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Cuomo groping charge ‘potentially defective,’ says Albany DA, delays the former governor’s arraignment

The Albany County District Attorney told a state judge on Friday that his office had been investigating allegations against former Gov. Andrew Cuomo for several months and sought an adjournment of Cuomo's arraignment on a recent misdemeanor complaint "in order to reduce the risk of a procedural dismissal of this case."

ALBANY, N.Y. (CN) — The misdemeanor sex crime charge unexpectedly filed last week against former New York Governor Andrew Cuomo by the Albany County Sheriff’s Office is “potentially defective,” district attorney David Soares wrote in a court filing on Friday, delaying the arraignment of the disgraced former governor for two months.

“We were in the middle of that investigation when the Sheriff unilaterally and inexplicably filed a complaint in this court,” Soares wrote in a letter to Judge Holly Trexler, which stated his office had been investigating the matter for several months.

“Unfortunately, the filings in this matter are potentially defective in that the police-officer-complainant failed to include a sworn statement by the victim such that the People could proceed with a prosecution on these papers,” Soares wrote.

The single-page complaint, signed by an investigator in the Albany County Sheriff’s Office, accused Cuomo, 63, of reaching under a woman’s shirt and groping her breast on the afternoon of Dec. 7, 2020, on the second floor of the governor's executive mansion in Albany.

The complaint, made public last Thursday, charged Cuomo with a class A misdemeanor of forcible touching, for touching the victim’s left breast “for the purposes of degrading and gratifying his sexual desires.”

The court summons last week had required Cuomo to appear for an arraignment on Nov. 17, but the Albany County District Attorney advised Judge Trexler in a letter on Friday that the criminal filings by the Albany County Sheriff’s Office are “potentially defective,” and asked for an adjournment.

Soares stated that his office had been investigating the matter for several months and asked for the adjournment "in order to reduce the risk of a procedural dismissal of this case."

Judge Trexler granted the postponement of Cuomo’s arraignment until Jan. 7, 2022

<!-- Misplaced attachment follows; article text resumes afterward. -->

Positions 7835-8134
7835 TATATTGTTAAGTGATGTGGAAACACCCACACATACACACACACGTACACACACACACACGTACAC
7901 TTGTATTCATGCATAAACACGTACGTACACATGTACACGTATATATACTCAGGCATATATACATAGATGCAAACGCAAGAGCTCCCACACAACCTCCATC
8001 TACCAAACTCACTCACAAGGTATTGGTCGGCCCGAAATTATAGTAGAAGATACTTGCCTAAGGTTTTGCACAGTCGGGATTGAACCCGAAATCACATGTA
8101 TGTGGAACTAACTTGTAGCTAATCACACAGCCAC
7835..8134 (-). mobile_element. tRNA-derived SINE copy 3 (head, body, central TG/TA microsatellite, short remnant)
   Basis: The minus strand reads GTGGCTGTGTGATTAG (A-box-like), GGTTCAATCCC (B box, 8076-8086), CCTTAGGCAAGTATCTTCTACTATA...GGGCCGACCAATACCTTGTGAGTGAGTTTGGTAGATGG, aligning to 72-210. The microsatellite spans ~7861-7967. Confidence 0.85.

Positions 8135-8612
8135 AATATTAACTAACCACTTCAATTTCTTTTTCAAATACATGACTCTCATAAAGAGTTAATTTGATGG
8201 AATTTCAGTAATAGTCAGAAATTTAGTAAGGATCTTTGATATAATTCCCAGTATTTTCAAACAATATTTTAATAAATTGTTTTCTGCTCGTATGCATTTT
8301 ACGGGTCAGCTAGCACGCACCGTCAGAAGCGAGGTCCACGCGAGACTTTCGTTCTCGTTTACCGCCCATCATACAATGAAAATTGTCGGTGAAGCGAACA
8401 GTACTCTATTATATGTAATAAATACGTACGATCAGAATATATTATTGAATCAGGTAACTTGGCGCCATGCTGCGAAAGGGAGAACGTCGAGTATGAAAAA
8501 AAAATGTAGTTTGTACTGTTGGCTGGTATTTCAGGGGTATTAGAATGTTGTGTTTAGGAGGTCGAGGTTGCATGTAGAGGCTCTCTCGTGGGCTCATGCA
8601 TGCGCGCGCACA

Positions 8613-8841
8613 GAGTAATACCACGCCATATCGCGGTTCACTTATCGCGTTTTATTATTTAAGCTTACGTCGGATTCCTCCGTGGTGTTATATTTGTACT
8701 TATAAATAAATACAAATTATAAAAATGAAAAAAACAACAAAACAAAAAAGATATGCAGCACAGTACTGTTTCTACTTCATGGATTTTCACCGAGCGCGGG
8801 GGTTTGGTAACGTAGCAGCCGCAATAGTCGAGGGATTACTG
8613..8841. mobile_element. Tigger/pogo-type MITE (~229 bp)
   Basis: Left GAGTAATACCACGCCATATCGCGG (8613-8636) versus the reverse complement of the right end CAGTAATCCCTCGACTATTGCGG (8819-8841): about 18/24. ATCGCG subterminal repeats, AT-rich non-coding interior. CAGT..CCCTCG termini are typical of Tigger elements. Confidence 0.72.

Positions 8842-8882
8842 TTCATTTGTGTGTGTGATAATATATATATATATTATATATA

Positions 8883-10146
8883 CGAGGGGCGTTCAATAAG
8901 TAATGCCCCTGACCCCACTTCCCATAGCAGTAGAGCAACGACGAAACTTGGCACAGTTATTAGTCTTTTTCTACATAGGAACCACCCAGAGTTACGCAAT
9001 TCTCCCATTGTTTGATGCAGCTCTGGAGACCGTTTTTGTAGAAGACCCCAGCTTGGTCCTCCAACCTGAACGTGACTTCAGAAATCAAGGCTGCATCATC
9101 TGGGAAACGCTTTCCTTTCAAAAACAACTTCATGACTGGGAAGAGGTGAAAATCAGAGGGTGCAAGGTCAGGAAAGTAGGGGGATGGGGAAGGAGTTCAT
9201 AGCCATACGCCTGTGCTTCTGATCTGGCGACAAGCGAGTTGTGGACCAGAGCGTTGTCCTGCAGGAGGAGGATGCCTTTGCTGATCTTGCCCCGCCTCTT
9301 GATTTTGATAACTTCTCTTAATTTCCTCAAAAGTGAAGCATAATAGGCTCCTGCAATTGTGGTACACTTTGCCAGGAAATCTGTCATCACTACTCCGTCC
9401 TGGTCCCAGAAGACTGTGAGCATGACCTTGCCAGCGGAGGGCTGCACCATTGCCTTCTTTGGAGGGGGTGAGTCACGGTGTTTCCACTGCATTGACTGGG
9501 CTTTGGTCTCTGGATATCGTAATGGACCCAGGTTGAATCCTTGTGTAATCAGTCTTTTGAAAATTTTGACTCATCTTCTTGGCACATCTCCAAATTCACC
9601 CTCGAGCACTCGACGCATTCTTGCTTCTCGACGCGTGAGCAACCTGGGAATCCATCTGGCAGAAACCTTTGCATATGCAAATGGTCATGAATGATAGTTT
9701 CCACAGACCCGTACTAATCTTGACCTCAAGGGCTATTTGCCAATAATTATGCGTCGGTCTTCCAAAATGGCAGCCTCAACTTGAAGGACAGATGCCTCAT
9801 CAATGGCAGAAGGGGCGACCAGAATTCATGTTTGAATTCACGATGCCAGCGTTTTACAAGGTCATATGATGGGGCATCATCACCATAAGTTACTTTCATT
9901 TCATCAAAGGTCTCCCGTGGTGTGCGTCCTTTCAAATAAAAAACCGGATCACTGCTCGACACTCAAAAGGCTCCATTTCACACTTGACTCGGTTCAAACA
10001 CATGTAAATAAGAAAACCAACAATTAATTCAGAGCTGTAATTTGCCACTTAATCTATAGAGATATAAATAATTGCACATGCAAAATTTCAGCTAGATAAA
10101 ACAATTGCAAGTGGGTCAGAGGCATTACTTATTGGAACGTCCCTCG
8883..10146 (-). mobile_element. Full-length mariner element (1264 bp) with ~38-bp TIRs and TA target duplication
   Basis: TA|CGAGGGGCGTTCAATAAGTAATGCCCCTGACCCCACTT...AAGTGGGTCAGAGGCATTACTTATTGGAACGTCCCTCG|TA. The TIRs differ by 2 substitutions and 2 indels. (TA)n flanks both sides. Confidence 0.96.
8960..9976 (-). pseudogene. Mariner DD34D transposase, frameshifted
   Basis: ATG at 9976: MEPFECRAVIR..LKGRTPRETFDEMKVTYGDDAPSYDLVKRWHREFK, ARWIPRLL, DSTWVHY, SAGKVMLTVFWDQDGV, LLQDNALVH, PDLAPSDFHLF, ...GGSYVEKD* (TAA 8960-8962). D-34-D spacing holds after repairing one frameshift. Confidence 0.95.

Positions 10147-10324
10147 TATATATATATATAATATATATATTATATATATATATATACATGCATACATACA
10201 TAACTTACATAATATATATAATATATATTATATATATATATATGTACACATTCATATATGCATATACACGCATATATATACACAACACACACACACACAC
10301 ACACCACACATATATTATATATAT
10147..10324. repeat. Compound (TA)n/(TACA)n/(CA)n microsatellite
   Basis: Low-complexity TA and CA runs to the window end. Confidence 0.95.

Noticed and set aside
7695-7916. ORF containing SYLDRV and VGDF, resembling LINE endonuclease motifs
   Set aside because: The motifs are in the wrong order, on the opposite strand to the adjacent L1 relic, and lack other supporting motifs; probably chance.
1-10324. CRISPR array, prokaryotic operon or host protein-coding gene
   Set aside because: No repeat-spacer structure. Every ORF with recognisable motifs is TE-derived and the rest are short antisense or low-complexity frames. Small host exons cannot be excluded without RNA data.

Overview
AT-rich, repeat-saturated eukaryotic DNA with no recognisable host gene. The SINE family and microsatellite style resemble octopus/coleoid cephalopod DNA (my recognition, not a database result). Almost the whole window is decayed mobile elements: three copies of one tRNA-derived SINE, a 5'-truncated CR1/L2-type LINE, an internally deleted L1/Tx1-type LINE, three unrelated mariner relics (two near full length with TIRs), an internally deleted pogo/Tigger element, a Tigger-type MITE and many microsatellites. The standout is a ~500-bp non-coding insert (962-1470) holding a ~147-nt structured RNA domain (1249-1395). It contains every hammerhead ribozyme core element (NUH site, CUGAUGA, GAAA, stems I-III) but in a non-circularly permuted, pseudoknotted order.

Through his attorney, Rita Glavin, Cuomo has denied the allegation.

The complaint did not name the woman, but she has identified herself as Brittany Commisso, who worked as one of Cuomo’s executive assistants before he resigned amid sexual harassment allegations in August.

Forcible touching is a misdemeanor in New York, punishable by up to a year in jail, though many cases for first-time offenders are resolved with probation or a shorter jail sentence.

Soares was first elected Albany County District Attorney on Nov. 2, 2004.  He is now serving his fourth term as district attorney in Albany County.

Albany County Sheriff Craig Apple told reporters last week that he did not anticipate the hasty rollout of the charges, but promised an “overwhelming amount of evidence.”

“We kind of got sandbagged ourselves, and I kind of feel bad about how it happened,” he told reporters at a briefing last Friday.

The Albany Sheriff’s Office did not immediately respond to Courthouse News’ request for comment Friday evening.

Cuomo's resignation came a week after state Attorney General Letitia James released the results of an independent investigation on Aug. 3, finding that Cuomo sexually harassed 11 women. The Democratic Cuomo had been elected three times and previously planned to seek a fourth term in the 2022 election.

One day after the misdemeanor charge was brought against Cuomo, James announced her run for governor in 2022, confirming wide speculation that she would make a bid for the state’s top elected office.

Cuomo allies have said that, with her eyes on a gubernatorial run, the attorney general’s investigations into Cuomo were politically motivated.

“The fact that the AG — as predicted — is about to announce a run for governor is lost on no one,”  Cuomo’s senior adviser and longtime spokesman, Rich Azzopardi said last week.

Azzopardi also penned an op-ed in the New York Daily News in August defending Cuomo as a victim of a conspiracy by the “socialist wing of the Democratic Party."

“With respect to the impending transition of power in the state Capitol, the answer is simple: Gov. Cuomo was railroaded," Azzopardi wrote amid a wave of staff departures.

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